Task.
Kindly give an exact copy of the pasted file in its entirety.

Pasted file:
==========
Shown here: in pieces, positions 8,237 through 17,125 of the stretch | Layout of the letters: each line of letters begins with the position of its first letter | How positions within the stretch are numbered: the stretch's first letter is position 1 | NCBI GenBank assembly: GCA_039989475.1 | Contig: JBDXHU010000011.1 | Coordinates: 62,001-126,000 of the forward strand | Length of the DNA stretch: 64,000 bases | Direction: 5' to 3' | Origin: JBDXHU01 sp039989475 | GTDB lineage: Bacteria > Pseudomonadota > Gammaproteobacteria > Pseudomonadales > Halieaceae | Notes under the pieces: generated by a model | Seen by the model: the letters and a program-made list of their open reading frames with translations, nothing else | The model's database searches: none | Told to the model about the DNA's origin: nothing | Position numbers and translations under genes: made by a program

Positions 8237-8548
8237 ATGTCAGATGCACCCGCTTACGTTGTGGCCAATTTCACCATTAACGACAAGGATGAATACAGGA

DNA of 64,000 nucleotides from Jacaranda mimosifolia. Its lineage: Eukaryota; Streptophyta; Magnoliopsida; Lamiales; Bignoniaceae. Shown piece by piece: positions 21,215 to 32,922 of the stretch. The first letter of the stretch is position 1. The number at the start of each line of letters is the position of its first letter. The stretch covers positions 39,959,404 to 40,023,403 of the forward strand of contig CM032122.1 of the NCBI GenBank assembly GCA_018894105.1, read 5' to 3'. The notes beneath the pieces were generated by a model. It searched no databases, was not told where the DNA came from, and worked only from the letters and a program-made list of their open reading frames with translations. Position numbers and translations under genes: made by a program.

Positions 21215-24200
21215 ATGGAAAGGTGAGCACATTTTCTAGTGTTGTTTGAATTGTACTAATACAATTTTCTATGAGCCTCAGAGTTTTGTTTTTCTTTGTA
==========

Shown here: in pieces, positions 8,237 through 17,125 of the stretch | Layout of the letters: each line of letters begins with the position of its first letter | How positions within the stretch are numbered: the stretch's first letter is position 1 | NCBI GenBank assembly: GCA_039989475.1 | Contig: JBDXHU010000011.1 | Coordinates: 62,001-126,000 of the forward strand | Length of the DNA stretch: 64,000 bases | Direction: 5' to 3' | Origin: JBDXHU01 sp039989475 | GTDB lineage: Bacteria > Pseudomonadota > Gammaproteobacteria > Pseudomonadales > Halieaceae | Notes under the pieces: generated by a model | Seen by the model: the letters and a program-made list of their open reading frames with translations, nothing else | The model's database searches: none | Told to the model about the DNA's origin: nothing | Position numbers and translations under genes: made by a program

Positions 8237-8548
8237 ATGTCAGATGCACCCGCTTACGTTGTGGCCAATTTCACCATTAACGACAAGGATGAATACAGGA

DNA of 64,000 nucleotides from Jacaranda mimosifolia. Its lineage: Eukaryota; Streptophyta; Magnoliopsida; Lamiales; Bignoniaceae. Shown piece by piece: positions 21,215 to 32,922 of the stretch. The first letter of the stretch is position 1. The number at the start of each line of letters is the position of its first letter. The stretch covers positions 39,959,404 to 40,023,403 of the forward strand of contig CM032122.1 of the NCBI GenBank assembly GCA_018894105.1, read 5' to 3'. The notes beneath the pieces were generated by a model. It searched no databases, was not told where the DNA came from, and worked only from the letters and a program-made list of their open reading frames with translations. Position numbers and translations under genes: made by a program.

Positions 21215-24200
21215 ATGGAAAGGTGAGCACATTTTCTAGTGTTGTTTGAATTGTACTAATACAATTTTCTATGAGCCTCAGAGTTTTGTTTTTCTTTGTA